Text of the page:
Title: Police officer
Birthdate: October 25, 1846
Death Date: October 3, 1887
Plot Location: Section 129, Lot 8

Screenshot (438) Johnston

Other than his birth in New Jersey, William’s early years are undocumented until he was 22 years old and became the groom of Anna McManus. The wedding ceremony was in her home, conducted by a minister from Asbury Methodist Episcopal Church on May 24, 1869. That’s where they were living the following year when the census was taken. 

Four children were born over the next ten years as William worked as a conductor on the railroad, letter carrier for the post office, and a lamplighter for Philadelphia Gas Works. That was the man that walked through a neighborhood at dusk extending a wick on a long pole to ignite the gas street lights.

In a sense, that lamplighter was also a kind of night watchman, and perhaps that’s how William decided to become a police officer. It became official on May 1, 1884 but ended just before his 41st birthday, as reported in this news clipping.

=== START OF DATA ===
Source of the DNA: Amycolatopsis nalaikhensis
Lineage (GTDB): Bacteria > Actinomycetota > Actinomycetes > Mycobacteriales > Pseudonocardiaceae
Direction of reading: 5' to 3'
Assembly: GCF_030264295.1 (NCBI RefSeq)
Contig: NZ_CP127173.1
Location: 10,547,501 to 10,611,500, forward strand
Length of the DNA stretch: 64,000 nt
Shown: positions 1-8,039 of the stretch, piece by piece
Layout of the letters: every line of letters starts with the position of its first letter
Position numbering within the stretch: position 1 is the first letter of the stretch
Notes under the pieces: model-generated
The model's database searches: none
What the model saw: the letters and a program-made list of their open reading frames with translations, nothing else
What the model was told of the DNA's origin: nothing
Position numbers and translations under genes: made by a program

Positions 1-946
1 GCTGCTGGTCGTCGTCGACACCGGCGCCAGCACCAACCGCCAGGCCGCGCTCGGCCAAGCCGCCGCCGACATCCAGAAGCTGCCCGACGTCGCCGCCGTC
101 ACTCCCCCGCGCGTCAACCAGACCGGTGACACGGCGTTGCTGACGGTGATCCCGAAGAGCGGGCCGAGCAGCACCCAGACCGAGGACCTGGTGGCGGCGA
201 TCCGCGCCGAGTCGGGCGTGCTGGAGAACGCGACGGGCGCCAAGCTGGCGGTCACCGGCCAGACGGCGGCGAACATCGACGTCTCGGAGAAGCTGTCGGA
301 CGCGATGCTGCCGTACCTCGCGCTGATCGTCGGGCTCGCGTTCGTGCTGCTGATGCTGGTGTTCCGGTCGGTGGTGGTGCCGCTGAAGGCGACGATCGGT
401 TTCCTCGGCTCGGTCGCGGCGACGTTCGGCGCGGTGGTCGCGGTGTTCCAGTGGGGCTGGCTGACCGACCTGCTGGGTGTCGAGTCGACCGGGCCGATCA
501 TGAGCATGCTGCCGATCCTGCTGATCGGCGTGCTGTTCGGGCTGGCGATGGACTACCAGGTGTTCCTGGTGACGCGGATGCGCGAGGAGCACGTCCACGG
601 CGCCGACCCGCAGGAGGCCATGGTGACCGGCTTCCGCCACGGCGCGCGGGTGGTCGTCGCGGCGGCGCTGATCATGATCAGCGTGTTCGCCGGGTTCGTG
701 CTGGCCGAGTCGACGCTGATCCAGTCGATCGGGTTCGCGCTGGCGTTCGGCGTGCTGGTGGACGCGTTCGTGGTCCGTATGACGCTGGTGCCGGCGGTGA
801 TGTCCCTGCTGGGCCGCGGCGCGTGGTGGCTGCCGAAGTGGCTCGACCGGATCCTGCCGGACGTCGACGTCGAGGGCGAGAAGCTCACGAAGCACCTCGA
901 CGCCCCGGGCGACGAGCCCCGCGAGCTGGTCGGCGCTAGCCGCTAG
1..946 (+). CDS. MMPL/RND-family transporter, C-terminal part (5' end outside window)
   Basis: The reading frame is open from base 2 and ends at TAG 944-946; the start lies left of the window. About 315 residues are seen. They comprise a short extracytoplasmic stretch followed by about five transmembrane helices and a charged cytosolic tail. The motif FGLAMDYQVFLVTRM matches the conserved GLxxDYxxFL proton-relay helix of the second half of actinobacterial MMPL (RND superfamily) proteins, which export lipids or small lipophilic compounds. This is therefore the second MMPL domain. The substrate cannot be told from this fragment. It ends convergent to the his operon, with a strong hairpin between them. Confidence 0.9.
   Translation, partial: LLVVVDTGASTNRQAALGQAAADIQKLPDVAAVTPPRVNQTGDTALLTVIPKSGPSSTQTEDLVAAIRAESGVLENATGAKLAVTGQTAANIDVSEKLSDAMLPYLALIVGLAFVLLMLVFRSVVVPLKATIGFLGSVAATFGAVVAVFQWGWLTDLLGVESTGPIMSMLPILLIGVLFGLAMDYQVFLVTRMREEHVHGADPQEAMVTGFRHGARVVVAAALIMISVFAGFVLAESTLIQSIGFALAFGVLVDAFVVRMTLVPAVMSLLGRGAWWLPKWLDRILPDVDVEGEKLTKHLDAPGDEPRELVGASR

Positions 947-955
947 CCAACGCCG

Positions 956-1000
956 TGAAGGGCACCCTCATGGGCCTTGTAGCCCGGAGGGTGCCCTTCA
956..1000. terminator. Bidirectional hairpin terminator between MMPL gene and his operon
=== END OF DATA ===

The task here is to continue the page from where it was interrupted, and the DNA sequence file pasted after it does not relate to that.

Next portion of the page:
What apparently was a random act of violence made headlines for several days because the assailant was never caught. A few minutes after the shooting and a few blocks away, another officer tried to stop a suspect who was running away. Shots were fired by both men but they both missed.

The outpouring of support began with an overflowing crowd on the day of William’s funeral, and it continued with fundraising to support his family. The Mayor’s Office announced a $500 reward for the capture of the felon, with the mayor contributing $100 to the benevolence fund. John Wanamaker, the department store owner, gave $200, and between the police and the public, $4000 was raised in three weeks. 

Adding to the tragedy, two thieves must have heard about the cash and ransacked Anna’s home while she was out for an hour. They didn’t find what they wanted, but the family moved shortly afterward to a smaller house. Anna lived until 1911 and was buried alongside her husband.

Japanese maple tree in front of a monument at Mount Moriah Cemetery

Support the Friends of Mount Moriah

Help us in our mission to restore and maintain the beautiful Mount Moriah Cemetery by donating to our cause or volunteering at one of our clean-up events.